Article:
PMB High Court to deliver judgment in Zuma's bid for stay of sentence

Jacob Zuma's lawyer Dali Mpofu told Judge Bhekisisa Mnguni that the former president would be prejudiced by the sentence – but counsel for the Helen Suzman Foundation and the state capture commission opposed Zuma's application.

FILE: Former South African President Jacob Zuma stands in the dock during the recess of his corruption trial at the Pietermaritzburg High Court in Pietermaritzburg, South Africa, on 26 May 2021. Picture: Phill Magakoe/AFP

DURBAN – The Pietermaritzburg High Court is on Friday expected to deliver judgment on former President Jacob Zuma's application to stay his prison sentence pending the outcome of his rescission application in the Constitutional Court.

The country's apex court is expected to hear that application on Monday. It ruled last week that the former president was in contempt when he disregarded a directive that he must appear and testify at the state capture commission.

On Tuesday, Zuma's lawyer Dali Mpofu told Judge Bhekisisa Mnguni that Zuma would be prejudiced by the sentence – but counsel for the Helen Suzman Foundation and the state capture commission opposed Zuma's application, arguing that the Pietermaritzburg High Court did not have the jurisdiction to hear the matter.

READ: Mpofu - Zondo commission has no business to try oppose Zuma's bid to avoid jail

Mpofu claimed that it was unjust for the former president to begin serving his 15-month jail term pending the outcome of his rescission application.

He argued that the fact the Constitutional Court agreed to hear Zuma's application was an indication that he had fair prospects of success.

Mpofu further argued that a more lenient sentence would be appropriate given Zuma's age, the COVID-19 pandemic, and his medical condition.

He explained that people should be 'shaken' by the fact that his client had been directly sent to jail without a trial.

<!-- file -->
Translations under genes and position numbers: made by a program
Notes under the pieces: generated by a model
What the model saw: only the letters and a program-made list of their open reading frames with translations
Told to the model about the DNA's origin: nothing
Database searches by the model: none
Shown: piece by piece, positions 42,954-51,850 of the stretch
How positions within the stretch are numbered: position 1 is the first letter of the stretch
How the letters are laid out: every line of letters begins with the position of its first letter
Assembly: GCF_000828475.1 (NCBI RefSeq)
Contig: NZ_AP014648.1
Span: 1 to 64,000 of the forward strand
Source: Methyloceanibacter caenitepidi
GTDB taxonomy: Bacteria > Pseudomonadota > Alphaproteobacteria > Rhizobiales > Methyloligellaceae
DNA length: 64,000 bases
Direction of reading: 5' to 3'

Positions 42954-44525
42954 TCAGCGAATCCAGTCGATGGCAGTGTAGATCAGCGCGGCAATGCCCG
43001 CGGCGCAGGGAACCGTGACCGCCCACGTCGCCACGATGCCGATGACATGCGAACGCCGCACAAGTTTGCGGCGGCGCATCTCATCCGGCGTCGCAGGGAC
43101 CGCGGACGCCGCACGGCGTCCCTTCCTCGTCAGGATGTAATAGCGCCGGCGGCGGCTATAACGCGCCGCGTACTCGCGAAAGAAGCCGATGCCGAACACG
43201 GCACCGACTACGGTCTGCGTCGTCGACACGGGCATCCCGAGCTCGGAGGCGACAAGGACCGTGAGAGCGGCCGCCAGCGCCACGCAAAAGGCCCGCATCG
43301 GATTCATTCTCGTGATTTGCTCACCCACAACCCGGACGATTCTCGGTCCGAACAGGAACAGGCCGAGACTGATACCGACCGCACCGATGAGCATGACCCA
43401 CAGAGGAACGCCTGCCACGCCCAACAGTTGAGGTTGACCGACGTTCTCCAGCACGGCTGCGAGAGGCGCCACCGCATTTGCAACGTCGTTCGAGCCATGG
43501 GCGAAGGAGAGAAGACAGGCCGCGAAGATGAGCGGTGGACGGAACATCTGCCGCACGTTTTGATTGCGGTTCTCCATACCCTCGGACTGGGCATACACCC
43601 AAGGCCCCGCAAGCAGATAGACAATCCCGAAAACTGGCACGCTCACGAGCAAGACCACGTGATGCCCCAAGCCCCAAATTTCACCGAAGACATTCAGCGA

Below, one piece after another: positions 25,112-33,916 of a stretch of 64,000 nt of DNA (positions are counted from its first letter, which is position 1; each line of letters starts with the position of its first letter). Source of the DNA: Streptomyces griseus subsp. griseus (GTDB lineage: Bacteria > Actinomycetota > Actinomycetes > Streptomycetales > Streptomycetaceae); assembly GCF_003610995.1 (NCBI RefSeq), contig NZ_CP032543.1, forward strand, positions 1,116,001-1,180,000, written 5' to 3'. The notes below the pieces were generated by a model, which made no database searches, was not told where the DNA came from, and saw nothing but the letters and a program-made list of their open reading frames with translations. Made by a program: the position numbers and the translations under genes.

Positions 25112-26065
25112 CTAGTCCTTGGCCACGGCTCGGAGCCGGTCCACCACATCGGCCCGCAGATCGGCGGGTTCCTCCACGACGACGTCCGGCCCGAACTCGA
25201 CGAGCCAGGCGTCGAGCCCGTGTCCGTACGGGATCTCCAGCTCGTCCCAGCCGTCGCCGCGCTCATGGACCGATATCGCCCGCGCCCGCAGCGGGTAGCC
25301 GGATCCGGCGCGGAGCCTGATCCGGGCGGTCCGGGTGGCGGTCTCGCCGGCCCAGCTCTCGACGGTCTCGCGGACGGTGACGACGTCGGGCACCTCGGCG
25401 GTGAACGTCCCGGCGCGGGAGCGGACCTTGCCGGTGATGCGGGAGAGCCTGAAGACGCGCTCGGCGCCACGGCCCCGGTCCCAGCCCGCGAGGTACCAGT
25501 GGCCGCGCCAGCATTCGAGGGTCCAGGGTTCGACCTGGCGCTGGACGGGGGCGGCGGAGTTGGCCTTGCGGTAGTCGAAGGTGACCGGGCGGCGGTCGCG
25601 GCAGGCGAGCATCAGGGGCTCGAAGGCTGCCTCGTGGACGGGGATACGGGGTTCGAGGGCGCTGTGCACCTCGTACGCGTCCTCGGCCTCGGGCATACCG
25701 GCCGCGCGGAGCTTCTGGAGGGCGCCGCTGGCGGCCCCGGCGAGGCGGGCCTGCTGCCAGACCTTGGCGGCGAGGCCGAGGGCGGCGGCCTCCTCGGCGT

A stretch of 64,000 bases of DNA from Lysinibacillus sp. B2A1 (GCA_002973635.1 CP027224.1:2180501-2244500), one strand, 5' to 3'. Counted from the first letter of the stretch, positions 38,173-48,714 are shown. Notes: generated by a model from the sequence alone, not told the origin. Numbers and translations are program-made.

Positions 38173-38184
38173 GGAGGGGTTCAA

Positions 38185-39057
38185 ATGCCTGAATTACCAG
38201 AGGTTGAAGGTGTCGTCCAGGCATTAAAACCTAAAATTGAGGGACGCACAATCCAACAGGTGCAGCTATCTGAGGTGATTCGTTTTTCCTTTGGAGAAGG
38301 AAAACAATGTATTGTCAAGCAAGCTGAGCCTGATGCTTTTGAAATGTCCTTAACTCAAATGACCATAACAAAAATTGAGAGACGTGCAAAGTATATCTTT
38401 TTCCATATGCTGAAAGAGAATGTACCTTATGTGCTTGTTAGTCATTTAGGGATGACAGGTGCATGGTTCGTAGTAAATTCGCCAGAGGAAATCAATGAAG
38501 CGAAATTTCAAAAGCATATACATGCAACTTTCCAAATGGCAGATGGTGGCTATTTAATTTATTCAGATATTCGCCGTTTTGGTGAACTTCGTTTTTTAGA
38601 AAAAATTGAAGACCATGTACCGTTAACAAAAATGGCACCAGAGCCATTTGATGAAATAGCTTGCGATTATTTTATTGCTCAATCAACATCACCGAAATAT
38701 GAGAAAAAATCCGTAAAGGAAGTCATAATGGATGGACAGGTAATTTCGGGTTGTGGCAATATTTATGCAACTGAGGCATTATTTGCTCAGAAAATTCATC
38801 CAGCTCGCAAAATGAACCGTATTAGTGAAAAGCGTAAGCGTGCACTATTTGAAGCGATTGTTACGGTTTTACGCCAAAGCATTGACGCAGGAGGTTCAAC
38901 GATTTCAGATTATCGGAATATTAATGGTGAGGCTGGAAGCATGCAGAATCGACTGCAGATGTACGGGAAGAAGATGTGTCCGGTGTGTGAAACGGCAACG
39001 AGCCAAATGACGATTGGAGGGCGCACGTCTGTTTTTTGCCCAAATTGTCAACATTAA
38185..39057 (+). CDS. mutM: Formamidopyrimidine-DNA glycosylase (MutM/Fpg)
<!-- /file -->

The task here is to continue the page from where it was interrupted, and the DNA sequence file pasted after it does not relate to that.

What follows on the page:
Mpofu said it was irrelevant why Zuma had chosen to approach the High Court and not the Constitutional Court.

However, counsel for the state capture commission, Tembeka Ngcukaitobi, countered Mpofu's arguments by saying Zuma had been given ample opportunity to cooperate with the apex court but failed to do so.

He argued vehemently that the former president should be imprisoned by midnight on Wednesday after he failed to hand himself over to authorities on Sunday as instructed.

He described Zuma as a recalcitrant and a deliberately defiant litigant, adding that he had taken the law into his own hands by failing to adhere to the first deadline to hand himself over.

Ngcukaitobi further argued that justices of the Constitutional Court were aware of the former president's age and the coronavirus when they sentenced him, suggesting that it was a waste of the court's time to entertain Zuma's application.

Zuma began serving his sentence on Wednesday evening.

He is reportedly in high spirits, according to his daughter Duduzile Zuma-Sambudla and Justice Minister Ronald Lamola who have interacted with him since being incarcerated.

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